The fifth Cake Mania game offers more of the same addictive cake serving action we have seen in the previous installments. For those wondering if the series is suffering from the lack of innovation - it is not. While the system for the Evans Bakery has not changed much, there are new gameplay modes that players and fans of the series will certainly enjoy.
Much like Cake Mania 4 - Main Street, CM5 brings new stores for players to tinker around with, mainly, the Gordo's Pizzeria and Risha's Boutique. The Pizzeria takes this title beyond the usual borders of cake games while the Boutique is a whole new experience entirely -dealing with retail fashion.
The plot focuses on the arrival of a movie crew that is having their shoot at Bakersfield and how Jill and her friends are boosting their businesses in order to take advantage of the increased consumer population. Behind it all however, Jill is also pregnant and preparing for the birth of her children (the game's collectible trophies are actually toys for the baby room).
Spicing up the game's challenge are various customers whose different behavior patterns and special abilities will for players to alter and change their strategies on the spot. After all, when you have got a vampire, a mime and a camera man on your customer queue, you need to be able to adjust quickly.
With "To the Max" the Cake Mania series has finally been able to establish its position as one of the most successful casual game series to be released. After all, nothing says success better than being able to release a prequel!
Technically, Cake Mania - To the Max is not exactly a prequel, the game does start from a future timeline from Lights, Camera, Action! But Jill's decision to go reminiscing on every little item on her scrapbook gives the game a perfect reason to look back and show us where it all began.
The game still brings many of the new features found in the fourth and fifth cake games installments, and the art is thankfully, also updated. Still, there is something remarkably retro about this new title. Be it the big hair and the tacky earrings on Jill or the gaudy fashions that the customers sport, it is hard to deny the old school atmosphere in this title. But all that graphical glitz tends to get pushed into the background as To the Max brings to us one of the most frantic Cake Mania titles to date. Sure, the later stages in most games tend to get fast paced and pretty busy, but Cake Mania 6 brings the challenge early on.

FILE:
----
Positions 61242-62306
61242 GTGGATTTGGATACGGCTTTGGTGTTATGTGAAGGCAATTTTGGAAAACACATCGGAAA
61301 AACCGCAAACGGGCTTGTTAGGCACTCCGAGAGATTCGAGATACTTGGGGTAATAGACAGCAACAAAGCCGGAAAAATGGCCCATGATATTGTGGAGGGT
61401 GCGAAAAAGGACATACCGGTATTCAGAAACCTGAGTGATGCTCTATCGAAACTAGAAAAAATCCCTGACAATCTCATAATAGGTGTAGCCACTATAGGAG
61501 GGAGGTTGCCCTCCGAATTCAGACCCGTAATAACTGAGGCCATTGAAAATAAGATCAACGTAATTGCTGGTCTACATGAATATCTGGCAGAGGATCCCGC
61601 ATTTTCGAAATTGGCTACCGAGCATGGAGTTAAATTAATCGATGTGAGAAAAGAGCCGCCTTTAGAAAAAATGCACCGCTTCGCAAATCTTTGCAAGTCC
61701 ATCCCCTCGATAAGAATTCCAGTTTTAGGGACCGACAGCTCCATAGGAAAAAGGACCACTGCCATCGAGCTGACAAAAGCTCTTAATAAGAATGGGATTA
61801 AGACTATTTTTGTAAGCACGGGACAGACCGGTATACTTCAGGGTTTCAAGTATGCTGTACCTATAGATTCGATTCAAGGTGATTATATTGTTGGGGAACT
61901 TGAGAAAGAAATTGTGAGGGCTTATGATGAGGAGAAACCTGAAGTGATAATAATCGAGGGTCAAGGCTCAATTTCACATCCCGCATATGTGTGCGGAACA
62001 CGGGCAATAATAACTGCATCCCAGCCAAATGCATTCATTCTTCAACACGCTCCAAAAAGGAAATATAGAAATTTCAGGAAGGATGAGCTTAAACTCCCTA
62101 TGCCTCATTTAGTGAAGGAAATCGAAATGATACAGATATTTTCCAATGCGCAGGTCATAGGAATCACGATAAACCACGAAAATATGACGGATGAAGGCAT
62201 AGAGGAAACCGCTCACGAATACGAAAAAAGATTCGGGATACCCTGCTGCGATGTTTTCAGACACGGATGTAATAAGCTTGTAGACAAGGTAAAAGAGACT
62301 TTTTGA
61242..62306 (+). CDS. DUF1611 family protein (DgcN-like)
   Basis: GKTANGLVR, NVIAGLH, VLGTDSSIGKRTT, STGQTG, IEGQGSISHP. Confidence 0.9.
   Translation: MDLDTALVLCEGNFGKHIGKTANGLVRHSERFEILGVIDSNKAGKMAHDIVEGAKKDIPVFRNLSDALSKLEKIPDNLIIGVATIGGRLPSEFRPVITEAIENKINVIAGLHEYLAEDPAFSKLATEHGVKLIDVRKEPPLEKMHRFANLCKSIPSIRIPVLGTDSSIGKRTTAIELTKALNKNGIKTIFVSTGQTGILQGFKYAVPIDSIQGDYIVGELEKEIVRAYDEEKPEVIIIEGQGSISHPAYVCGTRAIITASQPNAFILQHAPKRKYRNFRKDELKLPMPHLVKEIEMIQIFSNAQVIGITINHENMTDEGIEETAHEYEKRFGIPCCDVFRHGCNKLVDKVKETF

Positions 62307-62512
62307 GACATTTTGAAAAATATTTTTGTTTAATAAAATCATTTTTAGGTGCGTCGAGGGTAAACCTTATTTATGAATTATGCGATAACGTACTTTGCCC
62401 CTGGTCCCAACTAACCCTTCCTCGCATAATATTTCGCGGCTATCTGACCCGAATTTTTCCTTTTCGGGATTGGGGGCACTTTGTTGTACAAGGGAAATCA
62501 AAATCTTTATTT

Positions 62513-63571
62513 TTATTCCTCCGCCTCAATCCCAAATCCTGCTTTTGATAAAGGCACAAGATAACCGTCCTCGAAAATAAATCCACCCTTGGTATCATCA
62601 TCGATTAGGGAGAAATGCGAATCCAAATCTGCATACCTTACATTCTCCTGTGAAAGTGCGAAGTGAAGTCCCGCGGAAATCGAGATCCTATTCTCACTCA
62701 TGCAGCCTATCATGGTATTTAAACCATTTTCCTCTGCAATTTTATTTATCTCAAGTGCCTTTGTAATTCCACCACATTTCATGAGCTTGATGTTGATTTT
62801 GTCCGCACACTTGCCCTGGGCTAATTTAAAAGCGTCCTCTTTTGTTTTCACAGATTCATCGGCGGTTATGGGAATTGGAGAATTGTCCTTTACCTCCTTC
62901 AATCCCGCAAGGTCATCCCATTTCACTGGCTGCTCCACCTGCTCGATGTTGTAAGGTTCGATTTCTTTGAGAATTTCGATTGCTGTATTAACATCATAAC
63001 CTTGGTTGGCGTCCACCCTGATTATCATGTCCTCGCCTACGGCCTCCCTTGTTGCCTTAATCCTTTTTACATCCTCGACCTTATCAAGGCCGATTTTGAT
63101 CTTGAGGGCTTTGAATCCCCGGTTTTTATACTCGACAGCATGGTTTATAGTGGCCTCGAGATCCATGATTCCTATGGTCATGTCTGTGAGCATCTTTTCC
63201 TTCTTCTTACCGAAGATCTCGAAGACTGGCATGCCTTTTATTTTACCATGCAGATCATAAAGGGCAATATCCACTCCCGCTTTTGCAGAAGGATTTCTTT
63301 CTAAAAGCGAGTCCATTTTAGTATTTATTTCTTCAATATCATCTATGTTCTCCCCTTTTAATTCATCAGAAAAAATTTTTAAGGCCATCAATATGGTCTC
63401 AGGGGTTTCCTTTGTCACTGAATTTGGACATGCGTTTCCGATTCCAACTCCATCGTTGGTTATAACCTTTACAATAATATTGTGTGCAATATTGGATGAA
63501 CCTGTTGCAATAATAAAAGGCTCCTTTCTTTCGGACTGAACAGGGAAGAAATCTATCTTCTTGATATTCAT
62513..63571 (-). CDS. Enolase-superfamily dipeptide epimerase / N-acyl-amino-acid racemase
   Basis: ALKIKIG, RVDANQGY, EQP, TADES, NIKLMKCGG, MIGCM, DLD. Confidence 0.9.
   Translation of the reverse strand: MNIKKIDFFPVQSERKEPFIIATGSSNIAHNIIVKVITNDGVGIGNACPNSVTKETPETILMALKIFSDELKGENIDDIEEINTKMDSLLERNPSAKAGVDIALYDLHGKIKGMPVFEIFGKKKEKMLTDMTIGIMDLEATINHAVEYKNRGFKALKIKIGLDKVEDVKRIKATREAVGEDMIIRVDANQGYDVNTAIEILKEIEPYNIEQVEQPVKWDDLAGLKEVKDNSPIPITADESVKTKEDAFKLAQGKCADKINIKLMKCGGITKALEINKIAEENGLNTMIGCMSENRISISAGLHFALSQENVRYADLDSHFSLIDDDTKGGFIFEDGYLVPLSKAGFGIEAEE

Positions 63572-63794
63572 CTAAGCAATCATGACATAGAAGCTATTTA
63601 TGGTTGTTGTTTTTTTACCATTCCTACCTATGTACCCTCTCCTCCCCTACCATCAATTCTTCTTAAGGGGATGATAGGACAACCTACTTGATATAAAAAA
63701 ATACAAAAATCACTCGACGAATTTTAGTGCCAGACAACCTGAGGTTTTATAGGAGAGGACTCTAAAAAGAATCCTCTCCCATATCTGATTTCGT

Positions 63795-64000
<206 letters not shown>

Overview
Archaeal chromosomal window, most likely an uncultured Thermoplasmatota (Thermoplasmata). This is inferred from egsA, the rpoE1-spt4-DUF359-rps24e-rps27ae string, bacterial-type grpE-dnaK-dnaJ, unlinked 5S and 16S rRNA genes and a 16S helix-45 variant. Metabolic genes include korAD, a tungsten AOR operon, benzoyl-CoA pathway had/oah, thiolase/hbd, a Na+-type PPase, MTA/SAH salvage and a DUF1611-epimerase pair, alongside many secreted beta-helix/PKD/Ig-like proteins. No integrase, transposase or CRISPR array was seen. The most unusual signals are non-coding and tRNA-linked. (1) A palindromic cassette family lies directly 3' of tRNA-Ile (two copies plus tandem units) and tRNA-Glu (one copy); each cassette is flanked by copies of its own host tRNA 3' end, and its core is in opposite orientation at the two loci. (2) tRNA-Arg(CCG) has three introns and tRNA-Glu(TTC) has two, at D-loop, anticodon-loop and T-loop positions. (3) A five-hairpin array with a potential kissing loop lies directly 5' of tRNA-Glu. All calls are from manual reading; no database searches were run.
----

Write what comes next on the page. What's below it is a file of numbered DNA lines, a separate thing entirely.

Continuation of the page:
Getting into a game genre dominated by a single title is no easy feat, and Cake Mania is one tough series to contend with. But when a developer is able to take all the best elements of gameplay and deliver it with a solid engine, easy controls, great graphics and a composition with cohesiveness that simply draws you in, then you just spelled out the recipe for Jessica's Cupcake Café.
Sure, there is nothing one could call inventive about this new addition to the cake games genre, but Cupcake Café directly addresses certain gameplay elements that other titles have not tried before, in particular: queuing. Admittedly we can all decide the order to tasks that will be accomplished on the top of our heads, but actually being able to input sequenced commands into the game is a real breakthrough in the cake games arena and is similar to what you can do in Airport Mania and Airport Mania 2.
Of course, the added ability comes with a catch: there is no undo button. This means that the game is pretty strict about accuracy and precision in both planning and actual mouse handling. Plus, the time constraints on this title are a lot more unforgiving than in other cake games, further pushing the difficulty to a level that even a hardcore player will find challenging. All that, combined with some of the best drawn graphics for this game category certainly makes for one of the most must have time management titles to be released.